Thinking about this topic, I'm wondering about the strategy of CiviCRM in terms of supported CMS?

CiviCRM can now be embedded on 5 CMS (DRUPAL 7, DRUPAL 8, Joomla, WordPress and Backdrop) and this asks a lot of work from the community to maintain functioning versions on all of them, but not only because it also involves specific documentation for each CMS or functional differences between CMS because Webform is not Caldera or Gravity form and I don't know about Joomla. I can think of this heterogeneous environment to be more of a drawback in 5 years.

Even if it's very user-friendly, is this strategy sustainable in the long-term? We already use 2 CMS (DRUPAL 7 and WordPress) and with the end-of-life of Drupal 7 we'll probably switch our Drupal instances - some or all of them - to Backdrop in 2021. Which means a 3rd CMS to learn (same-same but always different) and manage.

Is there a decision taken from the board to stop maintaining in the future Drupal 7 or to make CiviCRM a stand alone web application like vTiger for example, to focus on Drupal 8/9 or to go to another direction?

Who knows about this?

1 Answer 1


It's a good question and it has been asked several times over the years. There are pros and cons for both. Up until around v3.0 civi did have a standalone version, and at the time it was felt that supporting that required too much resources, but as you note there's now 5 CMS's and it seems like just as much work.

This post is old but not much has changed except I don't think CiviDesk still offers their version.

For drupal 7 specifically, when drupal 7 itself becomes unsupported civi will probably drop official support for drupal 7, but the community might still unofficially support it for a little longer the same as drupal 6.

  • thanks Demerit. Do you know if this point has been discussed and decided in the CiviCRM board? Simply said, is there a clear strategy about the integration of CiviCRM? Commented Aug 6, 2020 at 14:38
  • The only official roadmap I know of is here: civicrm.org/about/roadmap. It doesn't mention anything about this topic. There is sometimes talk in the chat channels about this subject. Otherwise "strategy" comes from either lab tickets, or pull requests that magically appear, but on this topic it's usually because something broke, but indicates that the direction is to keep integrating with CMS's.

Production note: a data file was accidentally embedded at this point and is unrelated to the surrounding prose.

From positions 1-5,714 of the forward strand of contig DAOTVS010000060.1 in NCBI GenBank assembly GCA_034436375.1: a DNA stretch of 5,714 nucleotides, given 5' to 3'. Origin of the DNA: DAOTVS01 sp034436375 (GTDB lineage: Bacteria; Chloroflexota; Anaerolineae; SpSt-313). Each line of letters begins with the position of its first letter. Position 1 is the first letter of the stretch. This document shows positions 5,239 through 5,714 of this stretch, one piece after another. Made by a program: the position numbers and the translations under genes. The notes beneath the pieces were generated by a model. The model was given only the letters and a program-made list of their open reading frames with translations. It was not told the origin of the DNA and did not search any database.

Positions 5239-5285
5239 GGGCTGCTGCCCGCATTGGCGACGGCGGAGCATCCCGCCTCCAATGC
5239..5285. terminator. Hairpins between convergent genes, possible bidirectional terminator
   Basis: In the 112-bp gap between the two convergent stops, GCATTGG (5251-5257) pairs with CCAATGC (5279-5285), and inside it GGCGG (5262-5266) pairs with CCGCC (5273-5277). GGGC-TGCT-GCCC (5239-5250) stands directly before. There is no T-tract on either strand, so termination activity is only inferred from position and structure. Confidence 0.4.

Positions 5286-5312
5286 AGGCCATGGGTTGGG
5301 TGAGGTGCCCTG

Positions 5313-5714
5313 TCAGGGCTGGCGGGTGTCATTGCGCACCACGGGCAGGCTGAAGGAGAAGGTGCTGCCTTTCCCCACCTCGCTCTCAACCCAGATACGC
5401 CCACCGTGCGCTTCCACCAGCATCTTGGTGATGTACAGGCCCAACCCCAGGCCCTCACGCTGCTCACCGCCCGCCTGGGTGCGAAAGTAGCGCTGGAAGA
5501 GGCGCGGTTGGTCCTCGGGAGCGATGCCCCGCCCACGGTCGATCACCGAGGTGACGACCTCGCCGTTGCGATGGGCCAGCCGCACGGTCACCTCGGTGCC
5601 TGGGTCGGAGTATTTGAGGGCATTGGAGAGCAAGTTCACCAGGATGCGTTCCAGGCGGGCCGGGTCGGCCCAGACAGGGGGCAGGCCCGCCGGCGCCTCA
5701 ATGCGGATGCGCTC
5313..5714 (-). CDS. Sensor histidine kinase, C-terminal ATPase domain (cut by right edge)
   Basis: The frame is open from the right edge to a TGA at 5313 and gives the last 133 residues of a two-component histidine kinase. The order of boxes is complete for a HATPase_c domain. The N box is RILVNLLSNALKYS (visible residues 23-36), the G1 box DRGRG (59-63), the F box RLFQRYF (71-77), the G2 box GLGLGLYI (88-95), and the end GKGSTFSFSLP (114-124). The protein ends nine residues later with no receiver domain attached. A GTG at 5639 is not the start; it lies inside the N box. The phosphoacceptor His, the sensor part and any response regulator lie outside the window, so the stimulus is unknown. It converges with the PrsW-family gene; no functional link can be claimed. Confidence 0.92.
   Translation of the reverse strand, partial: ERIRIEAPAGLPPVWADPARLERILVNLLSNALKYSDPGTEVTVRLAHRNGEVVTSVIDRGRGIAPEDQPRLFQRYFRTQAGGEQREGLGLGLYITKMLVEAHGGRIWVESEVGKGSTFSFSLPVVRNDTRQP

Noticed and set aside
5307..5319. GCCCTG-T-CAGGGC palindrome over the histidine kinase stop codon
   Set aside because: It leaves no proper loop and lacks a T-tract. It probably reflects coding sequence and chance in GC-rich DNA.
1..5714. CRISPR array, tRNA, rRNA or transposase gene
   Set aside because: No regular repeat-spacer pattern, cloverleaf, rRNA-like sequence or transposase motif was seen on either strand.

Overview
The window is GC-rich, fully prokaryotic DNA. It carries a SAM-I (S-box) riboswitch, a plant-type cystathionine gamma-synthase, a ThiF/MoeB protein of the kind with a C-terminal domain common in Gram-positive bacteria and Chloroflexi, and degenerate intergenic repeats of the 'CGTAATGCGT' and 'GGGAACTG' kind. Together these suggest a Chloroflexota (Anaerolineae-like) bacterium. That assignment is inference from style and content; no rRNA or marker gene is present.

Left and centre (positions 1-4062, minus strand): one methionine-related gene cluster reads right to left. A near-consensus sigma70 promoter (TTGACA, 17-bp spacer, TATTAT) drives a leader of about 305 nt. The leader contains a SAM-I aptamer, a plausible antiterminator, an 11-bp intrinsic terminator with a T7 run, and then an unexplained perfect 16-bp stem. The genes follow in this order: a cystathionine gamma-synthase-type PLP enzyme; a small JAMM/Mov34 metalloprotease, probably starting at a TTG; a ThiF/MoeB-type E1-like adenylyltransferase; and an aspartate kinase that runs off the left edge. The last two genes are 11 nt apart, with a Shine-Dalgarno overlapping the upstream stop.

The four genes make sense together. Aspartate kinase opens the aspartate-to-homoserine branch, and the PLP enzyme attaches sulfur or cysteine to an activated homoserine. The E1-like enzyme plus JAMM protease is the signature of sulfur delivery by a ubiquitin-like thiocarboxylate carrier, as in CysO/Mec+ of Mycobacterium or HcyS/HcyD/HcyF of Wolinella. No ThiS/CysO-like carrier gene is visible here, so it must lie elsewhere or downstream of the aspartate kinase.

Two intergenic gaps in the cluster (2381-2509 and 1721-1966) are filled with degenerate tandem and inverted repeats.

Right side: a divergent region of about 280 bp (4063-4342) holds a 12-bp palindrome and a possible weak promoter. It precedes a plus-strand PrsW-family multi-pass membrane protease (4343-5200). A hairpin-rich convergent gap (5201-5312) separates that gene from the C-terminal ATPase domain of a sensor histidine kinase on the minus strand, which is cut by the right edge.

– Demerit
    Commented Aug 6, 2020 at 14:47
  • thanks again for the link to the roadmap. ok so near term goals in terms of usability and functionality but nothing clearly defined concerning the integration within the CMS. (that said I have no particular point of view about should or should not be done. I'm just trying to define our own strategy. Commented Aug 6, 2020 at 15:57
  • This is a great discussion! I've been using Joomla for many years and have not explored other CMS in several years. With that, I've now been using Civicrm with Joomla for a few of those years. While Joomla is supported here, it does not seem to have the popularity of the others...meaning topics can be far and few between. I am considering a move over to Drupal, especially with better integration between Civicrm and Drupal. What I'm questioning now is if this a smart move for the long-term support. Commented Jan 3, 2021 at 18:29
  • If you mean moving to drupal 7 instead of 8/9, then no I don't think that's a good idea for long-term. If you mean moving to drupal 8/9 because integration, meaning e.g. Views and Webform, is important to you, then that will be supported long term. If you aren't really planning to use that type of integration and are worried civi might drop joomla, then no I would stick with joomla since that will still be supported long-term for "integration" such as for login accounts.
    – Demerit
    Commented Jan 3, 2021 at 18:50

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